Screenwriter Kundo Koyama has to take credit for a script that moves along briskly, juxtaposing black farce with raw tenderness, all done seamlessly, and acutely observed. Lipstick on a corpse produces gales of laughter, and you are reminded that sometimes the best fun is had at funerals. Daigo moves towards a form of reconciliation and redemption through the promptings of those around him, and the comfort of his cello.

It would be all too easy for material like this to lurch into sappy sentimentality, but the film tugs at the heartstrings without overtly manipulating its audience. Motoki has to take some plaudits for this for a performance that amuses at times but hints at deep inner turmoil at others. Hirosue is less consistent, at times indulging in the head-bobbing, giggly, saccharine sweet girlishness that is the forte of the Japanese TV drama actress. She has one line in the climactic scene of such stunning obviousness I am surprised it stayed in, but for the most part she redeems herself in the tense interactions with Motoki over their differing views on his new career. Overall, she convinces as the supportive but put-upon wife.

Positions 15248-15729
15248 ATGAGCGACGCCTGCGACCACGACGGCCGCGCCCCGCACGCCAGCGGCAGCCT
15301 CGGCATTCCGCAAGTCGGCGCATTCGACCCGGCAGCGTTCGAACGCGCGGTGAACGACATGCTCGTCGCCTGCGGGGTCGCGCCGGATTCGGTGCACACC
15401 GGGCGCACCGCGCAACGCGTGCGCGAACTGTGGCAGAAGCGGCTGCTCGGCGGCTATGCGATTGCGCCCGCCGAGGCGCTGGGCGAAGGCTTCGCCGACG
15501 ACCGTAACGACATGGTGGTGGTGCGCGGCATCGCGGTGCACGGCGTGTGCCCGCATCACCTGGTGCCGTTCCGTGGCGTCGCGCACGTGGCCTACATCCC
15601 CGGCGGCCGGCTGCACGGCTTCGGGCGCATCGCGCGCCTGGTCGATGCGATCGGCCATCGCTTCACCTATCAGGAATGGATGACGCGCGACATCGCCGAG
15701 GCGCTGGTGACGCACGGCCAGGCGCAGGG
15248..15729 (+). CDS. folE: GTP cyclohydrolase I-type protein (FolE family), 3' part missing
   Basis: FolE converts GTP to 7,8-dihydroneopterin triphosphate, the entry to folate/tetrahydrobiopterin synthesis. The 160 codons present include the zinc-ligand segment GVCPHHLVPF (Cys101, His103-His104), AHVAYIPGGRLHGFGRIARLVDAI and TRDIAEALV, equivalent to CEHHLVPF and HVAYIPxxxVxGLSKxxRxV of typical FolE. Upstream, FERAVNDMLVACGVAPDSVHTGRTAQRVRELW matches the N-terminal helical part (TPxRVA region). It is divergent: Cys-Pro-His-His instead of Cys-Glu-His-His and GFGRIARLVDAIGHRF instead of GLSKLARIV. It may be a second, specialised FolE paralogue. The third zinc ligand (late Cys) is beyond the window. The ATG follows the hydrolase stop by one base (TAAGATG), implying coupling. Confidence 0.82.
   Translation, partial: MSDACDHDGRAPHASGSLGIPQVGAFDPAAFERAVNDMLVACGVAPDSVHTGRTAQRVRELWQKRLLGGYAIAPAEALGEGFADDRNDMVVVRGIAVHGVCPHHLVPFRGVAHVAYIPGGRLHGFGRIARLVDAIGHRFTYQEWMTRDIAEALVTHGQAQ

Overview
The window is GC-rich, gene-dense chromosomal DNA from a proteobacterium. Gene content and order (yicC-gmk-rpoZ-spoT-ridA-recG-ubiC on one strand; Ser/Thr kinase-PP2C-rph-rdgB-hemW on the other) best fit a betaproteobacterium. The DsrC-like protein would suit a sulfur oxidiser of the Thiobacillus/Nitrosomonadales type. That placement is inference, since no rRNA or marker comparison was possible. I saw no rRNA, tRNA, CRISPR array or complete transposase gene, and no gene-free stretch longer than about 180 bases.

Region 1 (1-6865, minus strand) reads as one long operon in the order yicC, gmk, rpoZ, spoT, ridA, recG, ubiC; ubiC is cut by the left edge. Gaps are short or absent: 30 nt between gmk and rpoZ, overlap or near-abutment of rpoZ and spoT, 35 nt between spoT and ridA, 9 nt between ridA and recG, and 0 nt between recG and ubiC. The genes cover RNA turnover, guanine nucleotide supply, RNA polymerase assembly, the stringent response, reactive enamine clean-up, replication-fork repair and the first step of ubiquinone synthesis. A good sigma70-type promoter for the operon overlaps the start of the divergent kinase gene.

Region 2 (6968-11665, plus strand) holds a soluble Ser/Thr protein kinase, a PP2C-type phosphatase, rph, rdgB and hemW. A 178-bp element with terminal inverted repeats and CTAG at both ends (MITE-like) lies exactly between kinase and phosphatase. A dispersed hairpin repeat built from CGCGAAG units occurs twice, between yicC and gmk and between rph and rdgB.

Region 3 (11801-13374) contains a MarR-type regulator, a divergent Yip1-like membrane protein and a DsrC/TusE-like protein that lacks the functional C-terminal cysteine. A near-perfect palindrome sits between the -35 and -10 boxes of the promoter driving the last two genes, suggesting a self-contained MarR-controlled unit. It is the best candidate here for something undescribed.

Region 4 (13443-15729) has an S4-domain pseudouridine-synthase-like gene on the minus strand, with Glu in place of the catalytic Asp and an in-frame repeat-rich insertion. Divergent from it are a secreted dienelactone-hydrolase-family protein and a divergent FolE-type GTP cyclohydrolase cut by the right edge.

From Kurosawa's Ikiru through The Funeral and now Okuribito, Japanese cinema has a rich vein of movies that exploit the rituals of death. How those rituals comfort us, enchant us, and see us through to a place where the pain still exists but might come to an end, is laid bare in Okuribito. It is an absorbing, moving tale, full of laughter and tears, that celebrates the intricate details of a Japanese rites of passage while laying bare their universal function. Best seen in the cinema, to get the full effect of the luscious orchestral score.

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The secretary in Dai's office frizzco